This article analyses the later G. Sapgir’s work – his novel “Armageddon”. Apocalyptic problematic of work is polemically sharpened against the eschatology "historical avant-garde" of the first third of the 20th century and the eschatological expectations "nuclear war" of the late Soviet time. It rather takes the form of reflection on "finalistic" culture concept, which is inherent in the postmodern era with its critique of the concepts of "authorship", “aesthetic novelty" and "authenticity". Author equally skeptical to the idea of sacralised play of "classical canon" (which was parodied in the plot arrangements in verse one of the characters of Dostoyevsky's novel "Demons") and to the idea of semantic emasculation of pretext in postmodern game means. The era of "the end, maybe, 80th" is interpreted as a crisis, and as a landmark, covering the whole epoch rather than opening entirely new opportunities and ways of artistic innovation. However, one of the possible new forms becomes the novel by the poet, paradoxically based on skepticism towards available artistic forms of modernity
Based on extensive collection of interviews with Soviet, mostly - Ukrainian, - Jews born before the World War II, the essay examines the problem of religious observance and attitudes to it before and after the war concentrating on the circumcision, the first rite of passage, primal in Judaism and exceedingly dangerous during the Holocaust.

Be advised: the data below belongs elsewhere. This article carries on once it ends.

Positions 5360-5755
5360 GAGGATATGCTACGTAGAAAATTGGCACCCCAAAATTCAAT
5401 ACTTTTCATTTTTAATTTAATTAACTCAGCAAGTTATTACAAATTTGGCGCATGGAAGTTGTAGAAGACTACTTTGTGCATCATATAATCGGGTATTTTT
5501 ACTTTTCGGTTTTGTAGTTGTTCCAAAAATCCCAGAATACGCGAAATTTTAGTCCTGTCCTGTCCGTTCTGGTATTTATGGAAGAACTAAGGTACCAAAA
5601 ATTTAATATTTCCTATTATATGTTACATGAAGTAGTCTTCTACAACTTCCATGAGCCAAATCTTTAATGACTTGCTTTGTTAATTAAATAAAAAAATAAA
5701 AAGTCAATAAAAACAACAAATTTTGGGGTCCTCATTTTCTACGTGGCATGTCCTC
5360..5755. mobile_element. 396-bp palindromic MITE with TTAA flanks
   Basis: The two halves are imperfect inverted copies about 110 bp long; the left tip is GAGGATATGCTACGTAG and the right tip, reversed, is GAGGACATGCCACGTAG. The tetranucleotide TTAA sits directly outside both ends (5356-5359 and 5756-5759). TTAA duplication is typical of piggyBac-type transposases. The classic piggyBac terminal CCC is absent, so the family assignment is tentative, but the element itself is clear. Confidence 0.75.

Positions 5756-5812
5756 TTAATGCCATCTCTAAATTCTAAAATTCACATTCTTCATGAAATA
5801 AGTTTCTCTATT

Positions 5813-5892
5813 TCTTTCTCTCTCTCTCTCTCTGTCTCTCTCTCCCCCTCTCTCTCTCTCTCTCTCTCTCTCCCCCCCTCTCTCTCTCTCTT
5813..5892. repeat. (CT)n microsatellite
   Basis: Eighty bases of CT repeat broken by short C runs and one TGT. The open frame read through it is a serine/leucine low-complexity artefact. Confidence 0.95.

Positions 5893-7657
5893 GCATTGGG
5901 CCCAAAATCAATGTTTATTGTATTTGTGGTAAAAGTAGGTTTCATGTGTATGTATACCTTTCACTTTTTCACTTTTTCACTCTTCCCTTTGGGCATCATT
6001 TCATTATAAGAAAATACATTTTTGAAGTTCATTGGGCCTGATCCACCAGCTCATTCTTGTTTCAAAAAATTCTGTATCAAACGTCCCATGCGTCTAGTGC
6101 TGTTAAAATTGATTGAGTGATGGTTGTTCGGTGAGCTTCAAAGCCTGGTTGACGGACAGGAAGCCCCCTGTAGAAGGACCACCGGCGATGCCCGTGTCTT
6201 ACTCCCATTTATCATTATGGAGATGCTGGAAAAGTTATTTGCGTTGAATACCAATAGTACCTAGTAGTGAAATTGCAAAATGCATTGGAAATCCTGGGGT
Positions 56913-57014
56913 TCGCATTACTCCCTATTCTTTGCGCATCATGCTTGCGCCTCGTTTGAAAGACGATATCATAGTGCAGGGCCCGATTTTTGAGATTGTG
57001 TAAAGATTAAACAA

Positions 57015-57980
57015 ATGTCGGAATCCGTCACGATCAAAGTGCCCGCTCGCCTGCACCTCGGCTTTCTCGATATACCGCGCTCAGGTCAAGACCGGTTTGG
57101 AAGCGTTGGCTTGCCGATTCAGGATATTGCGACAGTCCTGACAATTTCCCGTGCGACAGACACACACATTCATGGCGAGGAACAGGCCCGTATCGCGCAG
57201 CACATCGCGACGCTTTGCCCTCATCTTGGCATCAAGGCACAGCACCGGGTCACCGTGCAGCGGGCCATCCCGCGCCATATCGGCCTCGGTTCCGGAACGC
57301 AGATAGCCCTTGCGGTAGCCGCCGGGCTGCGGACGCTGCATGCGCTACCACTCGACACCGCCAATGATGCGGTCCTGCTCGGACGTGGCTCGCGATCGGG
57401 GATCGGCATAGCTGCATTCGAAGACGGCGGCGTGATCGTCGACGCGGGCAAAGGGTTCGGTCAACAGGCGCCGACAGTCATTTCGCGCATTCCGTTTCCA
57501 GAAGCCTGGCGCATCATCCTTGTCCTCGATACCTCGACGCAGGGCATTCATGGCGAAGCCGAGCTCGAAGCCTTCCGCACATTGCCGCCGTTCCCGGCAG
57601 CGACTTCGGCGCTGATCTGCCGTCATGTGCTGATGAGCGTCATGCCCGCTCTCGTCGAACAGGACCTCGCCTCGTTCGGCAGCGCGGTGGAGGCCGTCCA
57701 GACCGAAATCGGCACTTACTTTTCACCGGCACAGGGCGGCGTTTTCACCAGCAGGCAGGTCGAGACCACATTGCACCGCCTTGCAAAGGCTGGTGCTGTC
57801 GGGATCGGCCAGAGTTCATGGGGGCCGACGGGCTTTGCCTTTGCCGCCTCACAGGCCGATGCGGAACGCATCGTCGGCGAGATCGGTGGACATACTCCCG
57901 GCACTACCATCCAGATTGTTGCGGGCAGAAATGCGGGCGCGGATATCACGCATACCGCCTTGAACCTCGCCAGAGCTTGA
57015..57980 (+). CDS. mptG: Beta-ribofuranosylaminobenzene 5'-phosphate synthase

Human nature’s complexity and contradictoriness, accentuating the enigmatic essence of the Russian mentality, receives a unique depiction in Dostoevsky’s works. Often we read about strange specimens, whose thoughts and actions would bear typical features of Russian culture. The article sets out to examine these features: in particular, duality and a combination of mutually excluding qualities. In focus is violence committed by Dostoevsky’s characters, which inexplicably shifts from self-inflicted injuries to targeting of the outside world. The author suggests that it is caused by the character’s being torn between two conflicting urges, that eventually gives rise to duality. Thus, the character plays both roles: that of God and that of the master. These divine and sovereign characteristics can be measured through a discourse of pain, through perpetration of experimental violence.